Cutting to the Core of Forrest Yoga
“Hey Shayna, your kind of yoga needs a rebranding,” a media pro told me a few months back. He'd been to one of my classes, and couldn't understand why the yoga I teach is called Forrest Yoga, after its founder, Ana Forrest. “Call it Power Core Yoga,” he suggested. “Or Hardcore Abs Yoga. It's all about getting a tight core, and who doesn't want that?”
“It's true, there's a lot of core work,” I told him. “You hold poses for longer and the sequencing can be intense, but having chiseled abs or a flat belly isn’t what it's really about.” I urged him to continue coming to class to experience the wider effects of his core work.
Core work is essential to Forrest Yoga, but all those abdominal exercises at the start of class and long-held poses are gateways to something more profound than a six-pack–something that is embedded deep in the cell tissue. Ana Forrest, in fact, reframes yoga as a kind of somatic hunt; we track sensations in our body, hunting their meaning. Through Pranayama and Asanas we feel for clusters of energy or prana that form blockages in the body. Working at the crossroads of the physical, emotional, and spiritual sensations, we feel for where our energy flares, dims, and pools in the body. In Forrest Yoga classes, students are frequently urged to “go deeper” in feeling and to “get curious” about the origin and quality of energy blockages.
The result of our hunt may be beautifully toned abs, but it’s certainly not the point.
I agree with the media pro: ‘Forrest Yoga’ is a misleading name. I’ve had many well-meaning yogis ask, “Forrest Yoga, as in yoga in the woods?” which, given all the newfangled hybrid yoga styles–Paddleboard Yoga, Naked Yoga, Hip-Hop Yoga, even Doga (as in, yoga with dogs)–is understandable. I’d like to believe that Ana chose to name it after herself as a way of pointing us in the direction of her biography, as if to say: this yoga is deeply personal. It was born of individual needs and a single body’s complex history, which is courageously chronicled in her autobiography, Fierce Medicine. Though it’s designed to address the chronic conditions that result from modern living–neck and back pain, carpal tunnel syndrome, anxiety and stress–Forrest Yoga is meant to be individually tailored. In Forrest Yoga classes, hands-on assists, pose modifications, and personal adjustments are made to meet the physical and emotional needs of the individual. Over time, students learn to modify poses for themselves, making Forrest Yoga an empowering modality.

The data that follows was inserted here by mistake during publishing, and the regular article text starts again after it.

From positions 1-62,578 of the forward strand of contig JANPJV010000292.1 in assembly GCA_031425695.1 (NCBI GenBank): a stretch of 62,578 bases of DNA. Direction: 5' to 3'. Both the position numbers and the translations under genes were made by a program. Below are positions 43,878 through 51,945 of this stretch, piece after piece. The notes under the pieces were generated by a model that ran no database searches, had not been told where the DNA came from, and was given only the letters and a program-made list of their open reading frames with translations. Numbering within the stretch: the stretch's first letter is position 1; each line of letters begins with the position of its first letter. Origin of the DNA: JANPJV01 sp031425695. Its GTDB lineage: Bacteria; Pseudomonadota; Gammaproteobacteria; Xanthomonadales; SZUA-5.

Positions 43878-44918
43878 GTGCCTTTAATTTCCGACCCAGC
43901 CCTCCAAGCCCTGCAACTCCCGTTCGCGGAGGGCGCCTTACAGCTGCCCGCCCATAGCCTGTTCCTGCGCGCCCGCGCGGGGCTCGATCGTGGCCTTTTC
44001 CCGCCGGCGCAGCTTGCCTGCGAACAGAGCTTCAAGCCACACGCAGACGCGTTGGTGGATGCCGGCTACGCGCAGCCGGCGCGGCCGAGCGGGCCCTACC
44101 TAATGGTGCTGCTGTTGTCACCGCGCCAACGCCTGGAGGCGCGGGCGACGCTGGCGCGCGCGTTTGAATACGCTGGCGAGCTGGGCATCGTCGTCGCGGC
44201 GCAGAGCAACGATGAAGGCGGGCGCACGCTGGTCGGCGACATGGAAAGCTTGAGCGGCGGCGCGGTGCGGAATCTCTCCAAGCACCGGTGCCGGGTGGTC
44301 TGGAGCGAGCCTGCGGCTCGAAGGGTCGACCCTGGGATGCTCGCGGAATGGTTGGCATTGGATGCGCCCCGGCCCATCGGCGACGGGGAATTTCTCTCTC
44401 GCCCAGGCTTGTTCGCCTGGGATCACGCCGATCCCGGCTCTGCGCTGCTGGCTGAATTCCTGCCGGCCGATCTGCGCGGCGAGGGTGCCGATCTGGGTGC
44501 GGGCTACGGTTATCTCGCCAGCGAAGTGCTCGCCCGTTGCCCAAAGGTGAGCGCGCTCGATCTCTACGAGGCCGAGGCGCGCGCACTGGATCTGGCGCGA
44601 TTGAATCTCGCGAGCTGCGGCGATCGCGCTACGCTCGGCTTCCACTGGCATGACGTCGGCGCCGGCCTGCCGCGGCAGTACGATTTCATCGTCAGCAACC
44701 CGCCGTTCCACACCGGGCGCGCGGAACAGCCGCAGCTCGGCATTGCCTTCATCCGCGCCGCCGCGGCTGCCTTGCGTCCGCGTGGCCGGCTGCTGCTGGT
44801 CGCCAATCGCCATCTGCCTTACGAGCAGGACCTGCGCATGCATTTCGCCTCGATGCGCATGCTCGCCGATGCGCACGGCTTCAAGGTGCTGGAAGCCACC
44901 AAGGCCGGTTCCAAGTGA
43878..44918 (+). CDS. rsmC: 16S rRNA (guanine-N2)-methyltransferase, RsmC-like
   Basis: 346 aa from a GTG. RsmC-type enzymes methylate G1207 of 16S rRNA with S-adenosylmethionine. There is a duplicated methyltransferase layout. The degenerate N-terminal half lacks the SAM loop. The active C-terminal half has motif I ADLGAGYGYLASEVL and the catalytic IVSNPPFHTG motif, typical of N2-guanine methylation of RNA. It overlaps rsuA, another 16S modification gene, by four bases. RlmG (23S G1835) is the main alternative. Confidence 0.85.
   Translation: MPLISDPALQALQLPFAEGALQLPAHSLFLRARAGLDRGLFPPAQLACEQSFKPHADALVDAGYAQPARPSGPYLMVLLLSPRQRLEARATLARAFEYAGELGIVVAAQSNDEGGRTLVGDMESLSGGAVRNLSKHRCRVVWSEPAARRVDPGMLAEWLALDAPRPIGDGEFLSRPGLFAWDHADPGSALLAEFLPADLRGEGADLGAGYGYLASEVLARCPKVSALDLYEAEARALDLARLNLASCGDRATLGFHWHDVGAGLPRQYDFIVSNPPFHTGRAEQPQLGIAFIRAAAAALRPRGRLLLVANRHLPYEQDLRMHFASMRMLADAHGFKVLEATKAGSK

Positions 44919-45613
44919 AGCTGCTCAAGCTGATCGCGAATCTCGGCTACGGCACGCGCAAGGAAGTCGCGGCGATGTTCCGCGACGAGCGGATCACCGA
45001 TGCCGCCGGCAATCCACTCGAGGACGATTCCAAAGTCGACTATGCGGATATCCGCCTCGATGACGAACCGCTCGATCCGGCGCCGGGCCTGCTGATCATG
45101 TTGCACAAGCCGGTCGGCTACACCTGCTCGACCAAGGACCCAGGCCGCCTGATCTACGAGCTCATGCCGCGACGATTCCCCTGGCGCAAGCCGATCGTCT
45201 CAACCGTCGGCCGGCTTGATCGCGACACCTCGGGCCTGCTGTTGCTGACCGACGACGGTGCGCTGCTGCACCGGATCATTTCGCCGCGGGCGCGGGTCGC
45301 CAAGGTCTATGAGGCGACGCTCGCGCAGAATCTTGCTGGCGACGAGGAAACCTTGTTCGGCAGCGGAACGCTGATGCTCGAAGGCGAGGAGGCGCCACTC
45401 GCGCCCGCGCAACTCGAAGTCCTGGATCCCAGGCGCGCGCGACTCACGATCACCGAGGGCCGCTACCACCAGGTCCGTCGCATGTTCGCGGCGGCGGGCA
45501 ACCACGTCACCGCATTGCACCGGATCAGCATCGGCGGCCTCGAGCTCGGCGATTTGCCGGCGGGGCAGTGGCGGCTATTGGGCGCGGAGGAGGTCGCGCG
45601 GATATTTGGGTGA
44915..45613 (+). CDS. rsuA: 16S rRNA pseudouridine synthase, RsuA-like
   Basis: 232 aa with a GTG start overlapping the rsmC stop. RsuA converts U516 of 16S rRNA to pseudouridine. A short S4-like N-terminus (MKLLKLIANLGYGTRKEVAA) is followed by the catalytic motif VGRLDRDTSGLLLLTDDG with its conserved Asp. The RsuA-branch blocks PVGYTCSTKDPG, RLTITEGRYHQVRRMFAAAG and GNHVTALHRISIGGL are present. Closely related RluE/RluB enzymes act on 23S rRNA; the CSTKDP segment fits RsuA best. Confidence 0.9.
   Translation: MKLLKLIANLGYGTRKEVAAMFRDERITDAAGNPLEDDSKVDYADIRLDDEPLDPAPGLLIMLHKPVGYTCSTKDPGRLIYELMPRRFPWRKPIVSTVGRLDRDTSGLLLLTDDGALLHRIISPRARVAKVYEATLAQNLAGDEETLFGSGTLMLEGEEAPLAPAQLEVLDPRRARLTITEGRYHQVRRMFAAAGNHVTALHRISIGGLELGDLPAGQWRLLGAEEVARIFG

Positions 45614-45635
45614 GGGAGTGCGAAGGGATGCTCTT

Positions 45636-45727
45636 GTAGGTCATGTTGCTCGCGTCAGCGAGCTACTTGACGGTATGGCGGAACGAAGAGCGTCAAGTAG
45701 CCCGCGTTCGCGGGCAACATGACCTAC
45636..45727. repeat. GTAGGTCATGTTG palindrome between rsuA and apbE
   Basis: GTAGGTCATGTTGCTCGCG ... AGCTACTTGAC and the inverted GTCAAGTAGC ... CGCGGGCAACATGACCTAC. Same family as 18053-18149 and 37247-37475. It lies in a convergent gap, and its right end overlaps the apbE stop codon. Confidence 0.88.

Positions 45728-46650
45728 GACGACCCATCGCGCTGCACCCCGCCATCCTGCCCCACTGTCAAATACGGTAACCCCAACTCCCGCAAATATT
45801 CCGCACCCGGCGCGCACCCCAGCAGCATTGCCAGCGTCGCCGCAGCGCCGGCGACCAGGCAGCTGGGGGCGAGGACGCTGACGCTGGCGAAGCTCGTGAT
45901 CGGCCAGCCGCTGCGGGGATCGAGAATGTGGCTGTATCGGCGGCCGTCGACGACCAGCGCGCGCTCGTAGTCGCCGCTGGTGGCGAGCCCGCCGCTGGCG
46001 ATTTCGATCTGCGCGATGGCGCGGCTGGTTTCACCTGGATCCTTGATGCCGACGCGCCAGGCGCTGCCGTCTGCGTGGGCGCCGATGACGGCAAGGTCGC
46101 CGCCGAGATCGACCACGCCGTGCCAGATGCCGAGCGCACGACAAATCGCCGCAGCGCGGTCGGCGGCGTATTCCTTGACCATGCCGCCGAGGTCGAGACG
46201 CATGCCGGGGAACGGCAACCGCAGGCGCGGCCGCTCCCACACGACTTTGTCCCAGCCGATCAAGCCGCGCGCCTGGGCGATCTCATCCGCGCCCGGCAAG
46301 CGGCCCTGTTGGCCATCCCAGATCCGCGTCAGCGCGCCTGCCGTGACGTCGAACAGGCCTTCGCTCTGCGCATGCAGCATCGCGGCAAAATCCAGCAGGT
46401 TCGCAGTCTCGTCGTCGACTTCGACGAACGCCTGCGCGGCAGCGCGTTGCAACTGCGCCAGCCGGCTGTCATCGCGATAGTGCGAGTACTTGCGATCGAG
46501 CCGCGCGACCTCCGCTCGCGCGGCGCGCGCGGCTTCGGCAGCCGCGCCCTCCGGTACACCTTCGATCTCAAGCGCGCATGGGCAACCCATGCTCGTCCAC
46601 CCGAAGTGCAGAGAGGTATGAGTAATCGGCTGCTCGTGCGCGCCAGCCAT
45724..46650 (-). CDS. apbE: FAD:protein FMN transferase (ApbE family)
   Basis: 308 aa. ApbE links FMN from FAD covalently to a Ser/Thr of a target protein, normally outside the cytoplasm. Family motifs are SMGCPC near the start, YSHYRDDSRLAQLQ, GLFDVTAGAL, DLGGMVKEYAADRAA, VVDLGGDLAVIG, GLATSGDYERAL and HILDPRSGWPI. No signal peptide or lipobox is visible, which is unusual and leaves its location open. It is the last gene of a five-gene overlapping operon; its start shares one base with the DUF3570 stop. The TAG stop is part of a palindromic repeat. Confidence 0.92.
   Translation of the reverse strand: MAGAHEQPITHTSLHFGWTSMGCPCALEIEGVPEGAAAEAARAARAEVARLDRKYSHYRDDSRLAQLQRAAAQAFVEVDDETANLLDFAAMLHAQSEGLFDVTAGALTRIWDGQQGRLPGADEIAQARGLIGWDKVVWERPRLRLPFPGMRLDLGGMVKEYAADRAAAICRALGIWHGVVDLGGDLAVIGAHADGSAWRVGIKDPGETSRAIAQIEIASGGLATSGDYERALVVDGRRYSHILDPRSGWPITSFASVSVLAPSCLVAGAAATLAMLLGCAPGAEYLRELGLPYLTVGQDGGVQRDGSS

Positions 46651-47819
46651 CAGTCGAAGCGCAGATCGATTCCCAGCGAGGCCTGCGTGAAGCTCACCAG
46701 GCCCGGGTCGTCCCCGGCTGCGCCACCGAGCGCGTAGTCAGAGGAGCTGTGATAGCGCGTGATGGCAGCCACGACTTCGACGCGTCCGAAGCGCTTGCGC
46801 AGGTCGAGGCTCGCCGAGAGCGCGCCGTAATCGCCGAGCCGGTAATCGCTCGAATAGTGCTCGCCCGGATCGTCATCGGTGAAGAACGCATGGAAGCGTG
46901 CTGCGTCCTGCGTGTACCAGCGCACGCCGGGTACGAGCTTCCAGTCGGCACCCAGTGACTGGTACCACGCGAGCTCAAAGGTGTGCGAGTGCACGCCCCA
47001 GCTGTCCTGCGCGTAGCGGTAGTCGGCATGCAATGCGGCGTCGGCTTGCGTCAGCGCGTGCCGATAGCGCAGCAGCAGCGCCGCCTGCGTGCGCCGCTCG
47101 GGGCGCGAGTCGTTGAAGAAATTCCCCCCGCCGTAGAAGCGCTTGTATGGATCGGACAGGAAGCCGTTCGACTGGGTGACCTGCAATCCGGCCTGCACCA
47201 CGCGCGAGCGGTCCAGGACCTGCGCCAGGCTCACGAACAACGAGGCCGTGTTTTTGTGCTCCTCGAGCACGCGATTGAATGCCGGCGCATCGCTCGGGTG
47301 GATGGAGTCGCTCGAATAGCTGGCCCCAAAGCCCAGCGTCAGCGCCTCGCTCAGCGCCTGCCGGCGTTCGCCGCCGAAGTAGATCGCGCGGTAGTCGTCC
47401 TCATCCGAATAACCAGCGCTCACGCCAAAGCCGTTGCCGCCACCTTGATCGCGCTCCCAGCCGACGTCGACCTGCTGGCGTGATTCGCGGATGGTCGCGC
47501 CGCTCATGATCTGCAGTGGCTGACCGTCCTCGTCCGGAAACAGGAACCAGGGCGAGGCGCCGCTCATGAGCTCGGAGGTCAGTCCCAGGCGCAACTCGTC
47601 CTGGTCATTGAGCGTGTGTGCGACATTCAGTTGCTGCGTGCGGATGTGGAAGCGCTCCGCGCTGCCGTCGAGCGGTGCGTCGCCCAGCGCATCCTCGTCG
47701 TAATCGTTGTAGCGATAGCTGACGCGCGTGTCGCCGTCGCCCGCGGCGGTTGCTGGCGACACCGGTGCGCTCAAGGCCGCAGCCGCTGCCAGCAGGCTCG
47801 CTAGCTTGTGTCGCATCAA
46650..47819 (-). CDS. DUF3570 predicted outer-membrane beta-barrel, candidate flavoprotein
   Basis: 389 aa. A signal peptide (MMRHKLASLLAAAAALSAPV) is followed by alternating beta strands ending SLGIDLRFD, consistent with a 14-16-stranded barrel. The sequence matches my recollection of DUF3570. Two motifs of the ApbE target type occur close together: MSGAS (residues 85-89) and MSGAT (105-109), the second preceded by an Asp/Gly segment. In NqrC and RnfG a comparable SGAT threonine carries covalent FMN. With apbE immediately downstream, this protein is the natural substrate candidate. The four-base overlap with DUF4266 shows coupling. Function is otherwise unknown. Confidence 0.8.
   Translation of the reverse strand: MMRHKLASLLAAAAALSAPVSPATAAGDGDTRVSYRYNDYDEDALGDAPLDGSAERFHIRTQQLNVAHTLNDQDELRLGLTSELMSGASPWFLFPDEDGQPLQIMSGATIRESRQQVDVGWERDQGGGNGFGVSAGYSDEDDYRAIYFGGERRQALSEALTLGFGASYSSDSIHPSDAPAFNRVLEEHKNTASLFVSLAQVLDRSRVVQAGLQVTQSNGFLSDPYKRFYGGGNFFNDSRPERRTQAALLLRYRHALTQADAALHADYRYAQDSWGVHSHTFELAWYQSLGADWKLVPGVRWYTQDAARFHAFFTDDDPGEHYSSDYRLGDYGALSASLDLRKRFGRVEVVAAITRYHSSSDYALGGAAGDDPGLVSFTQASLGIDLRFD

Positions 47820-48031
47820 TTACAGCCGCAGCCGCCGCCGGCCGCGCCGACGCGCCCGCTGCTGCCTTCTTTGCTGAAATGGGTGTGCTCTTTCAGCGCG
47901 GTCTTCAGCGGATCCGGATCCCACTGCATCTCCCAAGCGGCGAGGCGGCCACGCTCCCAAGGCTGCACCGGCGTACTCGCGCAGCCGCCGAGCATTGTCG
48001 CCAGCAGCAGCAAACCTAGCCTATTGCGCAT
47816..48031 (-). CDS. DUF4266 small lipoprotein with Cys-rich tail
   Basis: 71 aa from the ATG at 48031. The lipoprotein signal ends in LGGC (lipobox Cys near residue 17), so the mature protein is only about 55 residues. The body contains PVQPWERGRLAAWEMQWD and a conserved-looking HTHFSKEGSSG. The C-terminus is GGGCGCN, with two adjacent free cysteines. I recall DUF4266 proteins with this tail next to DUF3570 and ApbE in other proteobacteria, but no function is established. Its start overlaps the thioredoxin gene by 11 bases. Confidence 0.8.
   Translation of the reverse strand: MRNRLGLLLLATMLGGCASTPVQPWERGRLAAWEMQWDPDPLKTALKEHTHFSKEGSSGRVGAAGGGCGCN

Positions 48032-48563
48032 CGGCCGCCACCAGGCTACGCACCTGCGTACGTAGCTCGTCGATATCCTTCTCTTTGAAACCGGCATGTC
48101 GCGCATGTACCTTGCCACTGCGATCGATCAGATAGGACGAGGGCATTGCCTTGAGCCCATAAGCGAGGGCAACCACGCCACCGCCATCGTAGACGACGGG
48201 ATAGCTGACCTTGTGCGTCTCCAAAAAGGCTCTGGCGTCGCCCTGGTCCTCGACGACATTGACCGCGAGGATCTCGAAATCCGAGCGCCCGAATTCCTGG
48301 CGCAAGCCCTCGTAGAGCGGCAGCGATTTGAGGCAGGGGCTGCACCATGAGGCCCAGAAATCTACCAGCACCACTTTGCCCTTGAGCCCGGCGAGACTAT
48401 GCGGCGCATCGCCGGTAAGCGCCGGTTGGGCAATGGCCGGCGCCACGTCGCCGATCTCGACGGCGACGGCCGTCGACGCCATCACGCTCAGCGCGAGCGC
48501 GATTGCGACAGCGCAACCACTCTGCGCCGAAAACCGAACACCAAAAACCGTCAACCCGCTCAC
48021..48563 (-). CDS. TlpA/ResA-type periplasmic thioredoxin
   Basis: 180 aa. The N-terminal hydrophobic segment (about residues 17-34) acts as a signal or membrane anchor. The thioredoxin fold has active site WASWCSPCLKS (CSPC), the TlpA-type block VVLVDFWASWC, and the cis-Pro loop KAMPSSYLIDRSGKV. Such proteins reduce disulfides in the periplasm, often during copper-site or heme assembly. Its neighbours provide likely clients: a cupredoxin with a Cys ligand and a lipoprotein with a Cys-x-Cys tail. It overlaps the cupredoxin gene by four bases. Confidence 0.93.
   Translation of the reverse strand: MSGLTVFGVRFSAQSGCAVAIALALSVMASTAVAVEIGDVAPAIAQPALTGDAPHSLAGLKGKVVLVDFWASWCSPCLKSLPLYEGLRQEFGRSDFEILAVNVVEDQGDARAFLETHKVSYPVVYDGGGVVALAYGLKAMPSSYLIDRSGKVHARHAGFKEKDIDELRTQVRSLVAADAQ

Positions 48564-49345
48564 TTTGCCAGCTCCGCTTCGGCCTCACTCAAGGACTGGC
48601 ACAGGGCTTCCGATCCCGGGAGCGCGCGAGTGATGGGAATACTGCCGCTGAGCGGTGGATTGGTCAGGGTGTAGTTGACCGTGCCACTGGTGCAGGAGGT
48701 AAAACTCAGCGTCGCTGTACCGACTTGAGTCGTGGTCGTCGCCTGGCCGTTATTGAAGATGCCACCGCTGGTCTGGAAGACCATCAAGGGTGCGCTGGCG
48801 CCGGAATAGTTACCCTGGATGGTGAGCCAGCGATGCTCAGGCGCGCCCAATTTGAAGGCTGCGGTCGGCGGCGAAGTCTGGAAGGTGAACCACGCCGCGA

My Forrest Yoga practice began right here at OM Factory in 2007. I will never forget how Forrest Yoga Guardian Erica Mather adjusted me in Bridge pose. First, she directed us to keep shoulder blades and upper back flat on the floor, rather than tucking shoulders underneath the body to elevate the chest. Then, she instructed us to lengthen the tailbone in the direction of our heels and to curl the pubic bone toward the navel. Bridge became an entirely different pose for me that day: long and low instead of pinioned and arched. Erica came over to adjust me and between each adjustment asked, “how’s that?,” until I no longer felt pain in my lumbar region. Though I didn’t have the language for it at the time, what she did was co-create a modification with me.
(Point of fact, I was first drawn to Forrest Yoga because it relieved my chronic lower back pain. As a young gymnast, I was taught to arch my back in routines and, over time, habit became posture. Through Forrest Yoga, I learned to engage my core to support my lower back not only on the mat, but in my daily life.)
Fierce. Intelligent. Honest. Life-Changing. These are the descriptors that come readily to mind when I’m asked, “What is Forrest Yoga?” Above all, Forrest Yoga demands honesty–honesty with oneself about what will serve your highest good on and off the mat. The answer may vary day to day, month to month, year to year because it is a personalized, idiosyncratic practice.
In fact, it is so paradigm shifting that the media pro came back the next week and approached me after a sweaty practice. “I'm still going to come for the core work," he said. “But I now see the Forrest through the trees.”